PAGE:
Legal Tip for Home Inspectors: Prevent a Stink, Include a Link

by Nick Gromicko 

 

We encourage inspectors to include a link to InterNACHI’s Standards of Practice (or the relevant state SOP) on their websites. This simple modification to your website may prove useful if an unhappy client ever sues you or threatens legal action.

At least 95% of the complaints we see against home inspectors arise because their client did not understand the limited scope of the inspection.  Clients often mistakenly believe you will inspect for code compliance, structural integrity, mold, and so forth.  Some even assume that the home inspection constitutes some kind of warranty against future problems, which is also not true.  

The InterNACHI agreement makes clear that you will perform the inspection in accordance with InterNACHI’s SOP (or your state’s SOP).  InterNACHI’s agreement even includes a link to the SOP so your client cannot later claim they did not understand the limited scope of the inspection, particularly what you will inspect and what you won't inspect, as well as that the inspection report is based on your findings during your inspection, and does not warrant or guarantee any condition for a future time.

In addition to using a written agreement that clearly sets forth the limited scope of the inspection, you may want to include a link to InterNACHI’s SOP on your website.  One reason is because the Standards of Practice is a living document; that is, minor modifications are made from time to time to update information, correct errors, etc.  But the primary reason to include a link is because most of your clients will find you online, and if an unhappy client ever sues you, the fact that you included a link to the SOP on your website will help demonstrate that they knew -- or should have known -- of the limited scope of the inspection even before they hired you.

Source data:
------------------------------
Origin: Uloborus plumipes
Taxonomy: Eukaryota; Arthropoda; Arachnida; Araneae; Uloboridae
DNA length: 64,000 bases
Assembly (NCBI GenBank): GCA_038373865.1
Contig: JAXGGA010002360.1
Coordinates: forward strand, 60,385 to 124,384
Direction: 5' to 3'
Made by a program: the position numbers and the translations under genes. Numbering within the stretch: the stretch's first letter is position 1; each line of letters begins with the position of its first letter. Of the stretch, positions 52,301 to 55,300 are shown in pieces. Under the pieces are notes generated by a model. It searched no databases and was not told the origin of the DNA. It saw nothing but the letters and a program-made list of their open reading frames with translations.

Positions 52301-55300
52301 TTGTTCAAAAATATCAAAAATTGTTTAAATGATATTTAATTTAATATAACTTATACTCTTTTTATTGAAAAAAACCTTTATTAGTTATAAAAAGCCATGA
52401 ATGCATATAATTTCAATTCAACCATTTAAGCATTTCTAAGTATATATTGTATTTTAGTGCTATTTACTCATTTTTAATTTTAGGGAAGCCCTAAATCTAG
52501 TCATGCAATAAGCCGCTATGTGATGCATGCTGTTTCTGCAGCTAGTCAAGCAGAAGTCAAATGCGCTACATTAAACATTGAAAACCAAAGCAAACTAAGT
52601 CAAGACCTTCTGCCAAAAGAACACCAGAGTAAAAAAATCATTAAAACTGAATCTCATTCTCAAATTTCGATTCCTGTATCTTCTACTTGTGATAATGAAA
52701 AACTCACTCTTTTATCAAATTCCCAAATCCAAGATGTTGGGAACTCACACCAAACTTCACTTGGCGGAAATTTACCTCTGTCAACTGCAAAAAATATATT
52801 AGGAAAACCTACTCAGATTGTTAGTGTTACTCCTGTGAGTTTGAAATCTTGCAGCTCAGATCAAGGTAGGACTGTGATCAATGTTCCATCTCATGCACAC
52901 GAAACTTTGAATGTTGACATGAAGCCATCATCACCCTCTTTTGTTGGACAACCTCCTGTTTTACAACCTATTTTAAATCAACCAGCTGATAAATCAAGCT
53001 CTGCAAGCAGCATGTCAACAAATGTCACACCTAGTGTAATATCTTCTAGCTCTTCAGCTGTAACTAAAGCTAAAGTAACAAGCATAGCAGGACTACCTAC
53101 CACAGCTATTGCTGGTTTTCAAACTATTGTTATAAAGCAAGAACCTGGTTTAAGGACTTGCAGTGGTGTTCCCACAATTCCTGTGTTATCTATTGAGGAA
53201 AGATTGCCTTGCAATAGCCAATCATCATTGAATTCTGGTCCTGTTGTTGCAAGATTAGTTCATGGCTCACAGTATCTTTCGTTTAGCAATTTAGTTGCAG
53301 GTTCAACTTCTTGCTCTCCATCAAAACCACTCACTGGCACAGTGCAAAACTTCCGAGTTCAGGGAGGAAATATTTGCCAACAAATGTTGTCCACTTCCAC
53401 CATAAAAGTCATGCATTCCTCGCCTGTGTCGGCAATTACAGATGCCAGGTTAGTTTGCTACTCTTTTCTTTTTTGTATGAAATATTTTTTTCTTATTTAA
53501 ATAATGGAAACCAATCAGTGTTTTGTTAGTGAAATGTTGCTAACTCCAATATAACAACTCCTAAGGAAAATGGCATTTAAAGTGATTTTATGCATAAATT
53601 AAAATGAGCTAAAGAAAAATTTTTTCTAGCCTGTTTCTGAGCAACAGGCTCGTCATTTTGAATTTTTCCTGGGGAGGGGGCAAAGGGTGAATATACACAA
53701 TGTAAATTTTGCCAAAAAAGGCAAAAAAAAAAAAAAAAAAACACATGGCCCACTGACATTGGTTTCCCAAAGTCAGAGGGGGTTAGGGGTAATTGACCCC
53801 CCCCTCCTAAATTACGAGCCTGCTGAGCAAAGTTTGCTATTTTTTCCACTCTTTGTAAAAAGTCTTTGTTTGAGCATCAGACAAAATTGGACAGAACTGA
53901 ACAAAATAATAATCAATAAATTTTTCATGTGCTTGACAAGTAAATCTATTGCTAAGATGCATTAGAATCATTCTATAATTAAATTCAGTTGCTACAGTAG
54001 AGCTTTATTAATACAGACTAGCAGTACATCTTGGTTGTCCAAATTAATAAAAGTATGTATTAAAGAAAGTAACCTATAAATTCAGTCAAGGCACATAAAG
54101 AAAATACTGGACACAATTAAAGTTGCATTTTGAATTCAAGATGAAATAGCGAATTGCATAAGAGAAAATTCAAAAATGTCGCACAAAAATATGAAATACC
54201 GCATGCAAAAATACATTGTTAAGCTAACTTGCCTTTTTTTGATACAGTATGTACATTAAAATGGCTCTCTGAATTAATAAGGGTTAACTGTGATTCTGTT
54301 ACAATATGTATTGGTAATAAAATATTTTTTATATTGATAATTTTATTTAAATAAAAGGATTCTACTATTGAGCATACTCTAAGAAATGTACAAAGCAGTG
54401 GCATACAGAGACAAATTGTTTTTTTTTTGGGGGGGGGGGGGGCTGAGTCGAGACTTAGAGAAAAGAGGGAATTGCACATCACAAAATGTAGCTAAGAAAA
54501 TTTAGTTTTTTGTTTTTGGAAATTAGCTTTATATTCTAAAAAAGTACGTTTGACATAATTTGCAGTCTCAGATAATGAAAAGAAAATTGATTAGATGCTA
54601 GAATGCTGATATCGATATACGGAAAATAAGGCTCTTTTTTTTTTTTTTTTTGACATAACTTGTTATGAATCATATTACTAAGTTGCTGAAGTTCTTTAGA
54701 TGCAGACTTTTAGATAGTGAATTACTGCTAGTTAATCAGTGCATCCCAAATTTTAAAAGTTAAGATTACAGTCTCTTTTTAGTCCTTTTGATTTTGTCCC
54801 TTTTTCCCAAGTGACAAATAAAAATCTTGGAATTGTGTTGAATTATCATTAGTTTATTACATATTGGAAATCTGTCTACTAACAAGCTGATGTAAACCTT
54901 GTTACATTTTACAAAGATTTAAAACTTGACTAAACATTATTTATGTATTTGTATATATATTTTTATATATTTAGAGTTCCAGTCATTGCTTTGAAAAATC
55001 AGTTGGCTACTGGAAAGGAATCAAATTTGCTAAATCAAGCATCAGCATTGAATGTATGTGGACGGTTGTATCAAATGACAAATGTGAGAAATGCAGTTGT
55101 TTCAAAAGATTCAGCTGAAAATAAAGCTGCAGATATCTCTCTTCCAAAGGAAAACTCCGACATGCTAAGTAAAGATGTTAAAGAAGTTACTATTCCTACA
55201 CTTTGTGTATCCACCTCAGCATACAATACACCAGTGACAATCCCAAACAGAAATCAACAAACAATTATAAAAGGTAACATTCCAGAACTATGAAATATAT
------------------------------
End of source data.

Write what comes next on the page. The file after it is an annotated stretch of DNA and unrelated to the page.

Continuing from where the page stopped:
Your lawyer will love you for including a link to the SOP on your website.  By doing that, you will be able to prove that the client was informed at least TWICE about the limited scope of your inspection – once when they saw your website, and again when they signed your agreement.

So, do everything you can to both manage your clients' expectations and limit your own liability.  Add a link, and prevent a stink!

InspectorSeek.com

InterNACHI's Standards of Practice for Performing a General Home Inspection

InterNACHI's Commercial Standards of Practice (ComSOP)

InterNACHI's Inspection Agreement

InterNACHI's Online Agreement System

Take InterNACHI's Residential Standards of Practice course

Easy Steps That Help Home Inspectors Avoid Lawsuits
 
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